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Francis, Sam

Untitled (SF 57-115)

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Sam Francis

1923 San Mateo – 1994 Santa Monica

Following a serious accident towards the end of the Second World War, Sam Francis was hospitalised for years. During this time, he found solace and distraction in painting, which stayed with him for the rest of his life. Art professor David Park played a major role in this. When he visited Francis in 1945, he imme-diately recognised his talent and provided the necessary tuition. Francis was particularly impressed by the works of Paul Klee, Joan Miró and Pablo Picasso.

Francis, a former student of botany, medicine and psychology, pursued his new path with great determination and studied fine art and art history at the University of California in Berkeley from 1948 to 1950. Painters Arshile Gorky, Mark Rothko and Clyfford Still were his most important role models during those years. After successfully completing his studies, Francis travelled to Paris, where he soon established contacts with representatives of the artistic avant-garde. His friendship with Jean-Paul Riopelle proved to have a formative influence on his style. Riopelle played a decisive role in Francis becoming one of the most important representatives of Tachisme.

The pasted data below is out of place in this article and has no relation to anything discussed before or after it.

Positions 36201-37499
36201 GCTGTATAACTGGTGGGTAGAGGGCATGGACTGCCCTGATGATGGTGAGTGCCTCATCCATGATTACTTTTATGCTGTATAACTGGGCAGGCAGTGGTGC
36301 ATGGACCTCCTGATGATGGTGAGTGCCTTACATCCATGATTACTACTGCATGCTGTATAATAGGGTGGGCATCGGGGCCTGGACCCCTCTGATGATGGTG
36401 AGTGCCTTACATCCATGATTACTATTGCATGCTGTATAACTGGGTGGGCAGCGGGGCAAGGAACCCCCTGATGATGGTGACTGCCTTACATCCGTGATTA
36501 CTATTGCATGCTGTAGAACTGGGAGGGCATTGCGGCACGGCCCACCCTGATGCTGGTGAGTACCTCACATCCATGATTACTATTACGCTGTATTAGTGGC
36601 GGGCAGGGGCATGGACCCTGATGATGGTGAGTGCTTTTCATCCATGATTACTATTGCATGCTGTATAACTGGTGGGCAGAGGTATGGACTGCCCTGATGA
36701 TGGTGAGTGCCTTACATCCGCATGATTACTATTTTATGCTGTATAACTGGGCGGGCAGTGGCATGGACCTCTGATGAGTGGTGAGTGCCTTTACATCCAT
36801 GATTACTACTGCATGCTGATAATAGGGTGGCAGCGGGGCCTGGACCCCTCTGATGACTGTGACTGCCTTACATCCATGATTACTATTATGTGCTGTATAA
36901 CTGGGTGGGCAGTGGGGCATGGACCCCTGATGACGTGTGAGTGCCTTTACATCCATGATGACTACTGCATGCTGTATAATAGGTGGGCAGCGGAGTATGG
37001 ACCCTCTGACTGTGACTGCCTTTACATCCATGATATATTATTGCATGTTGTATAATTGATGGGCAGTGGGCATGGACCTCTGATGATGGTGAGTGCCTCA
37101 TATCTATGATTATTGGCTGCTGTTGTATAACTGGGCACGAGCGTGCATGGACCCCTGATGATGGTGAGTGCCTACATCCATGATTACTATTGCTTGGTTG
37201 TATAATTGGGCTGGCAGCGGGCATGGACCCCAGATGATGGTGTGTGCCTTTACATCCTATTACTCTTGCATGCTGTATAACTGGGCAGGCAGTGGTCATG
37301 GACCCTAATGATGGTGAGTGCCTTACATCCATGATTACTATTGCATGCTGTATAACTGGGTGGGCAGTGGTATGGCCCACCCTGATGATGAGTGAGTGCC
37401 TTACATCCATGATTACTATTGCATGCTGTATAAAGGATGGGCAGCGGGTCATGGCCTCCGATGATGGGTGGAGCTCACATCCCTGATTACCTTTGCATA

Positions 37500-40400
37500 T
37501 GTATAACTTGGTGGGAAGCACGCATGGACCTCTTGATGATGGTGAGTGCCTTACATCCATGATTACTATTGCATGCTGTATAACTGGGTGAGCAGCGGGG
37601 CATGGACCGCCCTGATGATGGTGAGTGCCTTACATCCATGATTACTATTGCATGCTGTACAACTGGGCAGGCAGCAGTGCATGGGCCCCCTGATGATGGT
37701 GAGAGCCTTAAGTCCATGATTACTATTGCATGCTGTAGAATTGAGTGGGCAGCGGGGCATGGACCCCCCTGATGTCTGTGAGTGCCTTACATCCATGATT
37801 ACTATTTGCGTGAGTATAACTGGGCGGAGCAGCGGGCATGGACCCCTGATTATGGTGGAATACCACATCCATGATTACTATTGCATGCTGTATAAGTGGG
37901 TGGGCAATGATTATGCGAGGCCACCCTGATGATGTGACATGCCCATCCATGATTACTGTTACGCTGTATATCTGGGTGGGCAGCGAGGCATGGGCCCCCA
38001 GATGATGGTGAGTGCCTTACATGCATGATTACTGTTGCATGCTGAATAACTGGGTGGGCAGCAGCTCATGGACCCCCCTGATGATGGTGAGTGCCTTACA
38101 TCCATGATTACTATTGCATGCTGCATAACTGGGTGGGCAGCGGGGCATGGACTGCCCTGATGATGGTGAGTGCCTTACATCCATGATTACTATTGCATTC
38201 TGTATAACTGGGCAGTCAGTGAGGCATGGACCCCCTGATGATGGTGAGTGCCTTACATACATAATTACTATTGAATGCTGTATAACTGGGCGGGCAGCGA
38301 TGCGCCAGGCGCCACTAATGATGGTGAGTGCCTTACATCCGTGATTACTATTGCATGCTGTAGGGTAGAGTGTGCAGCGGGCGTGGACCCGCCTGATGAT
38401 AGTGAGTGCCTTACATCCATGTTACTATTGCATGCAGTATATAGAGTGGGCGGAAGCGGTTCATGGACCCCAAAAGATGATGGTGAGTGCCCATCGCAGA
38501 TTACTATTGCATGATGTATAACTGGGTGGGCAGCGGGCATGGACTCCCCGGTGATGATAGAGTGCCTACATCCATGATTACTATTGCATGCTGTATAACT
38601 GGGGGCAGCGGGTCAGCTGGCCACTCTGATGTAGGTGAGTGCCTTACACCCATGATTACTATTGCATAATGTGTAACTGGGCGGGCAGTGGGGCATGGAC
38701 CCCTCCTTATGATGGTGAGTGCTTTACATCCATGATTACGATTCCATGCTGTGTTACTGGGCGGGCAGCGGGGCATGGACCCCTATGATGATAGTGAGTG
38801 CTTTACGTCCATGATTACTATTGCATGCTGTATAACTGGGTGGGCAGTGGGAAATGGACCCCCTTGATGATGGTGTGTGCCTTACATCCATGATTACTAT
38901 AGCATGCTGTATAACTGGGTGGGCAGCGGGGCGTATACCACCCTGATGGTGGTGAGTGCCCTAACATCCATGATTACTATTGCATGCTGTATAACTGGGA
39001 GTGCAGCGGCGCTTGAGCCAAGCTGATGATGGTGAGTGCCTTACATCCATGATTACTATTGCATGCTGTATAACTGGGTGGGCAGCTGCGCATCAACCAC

Francis’ trademark is a peculiar painting technique in which he lets rivulets of colour flow into one another until they form unmistakable splashes of colour. Characteristic of his work are the strong, bright contrasts and the accents of colour applied both spontaneously and deliberately dripping. Representing a lyrically oriented form of abstract expressionism, Francis’ main interest lies in the poetry of the colour composition. As he himself once stated: “Colour is a pattern that emerges on the membrane of the mind”. The resulting compositions of colour patches overlap, sometimes glazed, sometimes opaque, and are sometimes close together, sometimes further apart. The aesthetic quality is decisive. The viewer is offered both meditative and revitalising visual experiences.

In 1957, Francis travelled the world, including Japan, where he created his first large mural. Restless years followed, during which he maintained studios in Paris, Bern, Tokyo and New York. Following his participation in the Venice Biennale and documenta II and III in Kassel, Francis rose to become one of the most prominent representatives of Action Painting in the 1970s. To this day, his works continue to attract great attention in the USA, Europe, and Japan.

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